If there’s one thing that’s been driving the boat, so to speak, when it comes to making boat operation more appealing to a broader range of prospective boaters, it’s been technology. Now, technology itself isn’t just one thing. Not by a long shot. Boating technology can be touched, seen, felt, heard and smelled (or not smelled, in the case of new diesels vs. old ones). But it also works behind the scenes, not detected by any of our senses.
Technology’s sum is definitely greater than its parts. One of our features this month, Advancement for All, deals with one of the best known and tangible facets of new boating technology: joysticks. Our writer, Chris Caswell, looks at 10 reasons joysticks have made such a huge impact on boating in the decade since Volvo Penta introduced them to a wider recreational audience. And since joystick systems are no longer confined to pod-driven boats (or jetboats — Hinckley started using joysticks in the late 1990s), a wider range of boats and, therefore, boaters can enjoy their advantages. Turn to page 46 to find out more.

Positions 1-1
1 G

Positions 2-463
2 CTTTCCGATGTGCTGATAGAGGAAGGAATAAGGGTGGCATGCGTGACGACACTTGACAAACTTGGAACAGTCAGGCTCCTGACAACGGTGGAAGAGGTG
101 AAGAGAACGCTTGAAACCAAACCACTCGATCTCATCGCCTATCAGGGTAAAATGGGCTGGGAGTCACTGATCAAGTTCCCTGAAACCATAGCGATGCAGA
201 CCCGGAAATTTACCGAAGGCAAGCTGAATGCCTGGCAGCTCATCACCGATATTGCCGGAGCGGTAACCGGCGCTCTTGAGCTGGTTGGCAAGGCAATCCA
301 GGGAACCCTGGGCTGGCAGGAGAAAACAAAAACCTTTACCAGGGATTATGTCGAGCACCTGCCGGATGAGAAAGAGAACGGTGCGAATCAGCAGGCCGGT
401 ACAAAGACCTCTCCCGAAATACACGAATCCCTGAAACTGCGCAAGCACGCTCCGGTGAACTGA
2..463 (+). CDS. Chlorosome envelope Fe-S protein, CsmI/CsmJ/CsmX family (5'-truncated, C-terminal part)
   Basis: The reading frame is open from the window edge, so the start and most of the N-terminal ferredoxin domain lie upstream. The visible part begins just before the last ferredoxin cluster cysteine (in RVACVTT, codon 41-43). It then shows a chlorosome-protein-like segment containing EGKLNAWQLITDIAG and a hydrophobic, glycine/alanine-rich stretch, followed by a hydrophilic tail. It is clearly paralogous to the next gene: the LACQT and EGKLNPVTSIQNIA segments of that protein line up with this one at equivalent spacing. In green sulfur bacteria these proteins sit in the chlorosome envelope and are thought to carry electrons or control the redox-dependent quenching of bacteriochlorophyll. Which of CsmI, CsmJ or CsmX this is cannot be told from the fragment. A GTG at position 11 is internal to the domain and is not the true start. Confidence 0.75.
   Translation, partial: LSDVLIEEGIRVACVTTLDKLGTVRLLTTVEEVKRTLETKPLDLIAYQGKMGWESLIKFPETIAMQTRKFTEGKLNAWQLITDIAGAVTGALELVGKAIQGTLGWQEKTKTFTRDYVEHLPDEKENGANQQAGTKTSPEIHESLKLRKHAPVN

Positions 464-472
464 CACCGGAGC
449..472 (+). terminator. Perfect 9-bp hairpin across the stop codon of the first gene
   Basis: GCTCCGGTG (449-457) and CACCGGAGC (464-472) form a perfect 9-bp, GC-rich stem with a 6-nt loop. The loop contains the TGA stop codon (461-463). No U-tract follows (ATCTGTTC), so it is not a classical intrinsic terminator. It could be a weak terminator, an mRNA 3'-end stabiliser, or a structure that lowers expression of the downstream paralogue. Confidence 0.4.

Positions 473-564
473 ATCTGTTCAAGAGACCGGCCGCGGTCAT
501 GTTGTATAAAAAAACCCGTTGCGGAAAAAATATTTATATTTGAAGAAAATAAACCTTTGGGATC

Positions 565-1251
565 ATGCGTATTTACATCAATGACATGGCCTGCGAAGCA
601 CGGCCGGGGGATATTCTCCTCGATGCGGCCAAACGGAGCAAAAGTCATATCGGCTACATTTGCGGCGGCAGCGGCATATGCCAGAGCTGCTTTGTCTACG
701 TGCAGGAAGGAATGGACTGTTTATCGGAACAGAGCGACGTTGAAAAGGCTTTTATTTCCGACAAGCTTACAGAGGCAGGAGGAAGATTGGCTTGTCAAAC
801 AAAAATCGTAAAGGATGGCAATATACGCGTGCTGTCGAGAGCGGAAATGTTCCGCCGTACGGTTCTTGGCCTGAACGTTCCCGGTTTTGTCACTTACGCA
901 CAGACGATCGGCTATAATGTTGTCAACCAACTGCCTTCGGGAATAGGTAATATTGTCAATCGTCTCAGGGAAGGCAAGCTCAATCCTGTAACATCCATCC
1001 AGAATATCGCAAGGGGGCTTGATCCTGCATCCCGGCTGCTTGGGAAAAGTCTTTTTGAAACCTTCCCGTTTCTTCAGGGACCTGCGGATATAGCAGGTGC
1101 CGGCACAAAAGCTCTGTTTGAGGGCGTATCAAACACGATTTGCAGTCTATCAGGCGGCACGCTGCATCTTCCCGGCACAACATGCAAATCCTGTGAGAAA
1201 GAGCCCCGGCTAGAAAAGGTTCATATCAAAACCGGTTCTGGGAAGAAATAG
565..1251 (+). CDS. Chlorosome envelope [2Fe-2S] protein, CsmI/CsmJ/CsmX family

But it’s not just driving that has gotten easier. Anyone who’s been on a new yacht recently has likely seen a couple of the things I’m alluding to. This month’s sea trials on pages 28 and 32 feature two yachts filled with such equipment. Multifunction displays, taking full advantage of NMEA2000 protocols, have become the do-it-all nerve centers for boat operators. Engines, cameras, stereo and entertainment systems, radars, depthfinders and more can all be integrated through an MFD. Information from every region of the boat, no matter how big it is, can be viewed at the helm, or elsewhere if an MFD is installed, for example, in the owner’s stateroom. Split-screen modes, all fully programmable, enable one unit to display engine info; the chartplotter; side, down or forward scanning images; and a movie. If there’s room for more than one MFD on the dash, well, you get the picture.
Digital switching is another newish advancement that saves time and effort. Fully programmable systems mean a boat owner can show up and push one button to fire up the MFD(s), the lights, the cameras and whatever else he has programmed to start on Start. Add in the fact that many systems now have app compatibility, and ease and functionality are taken off the boat too.
Hydraulic swim platforms, electric sunroofs and cockpit overhead extensions, remote driving stations, DSC VHF radios, AIS and more are other technologies that are making the boating experience easier and more appealing to current and future boaters. Separately, they are all worthy features on new boats. Taken together, as I’ve experienced them during recent sea trials, they represent the now and the future of boating.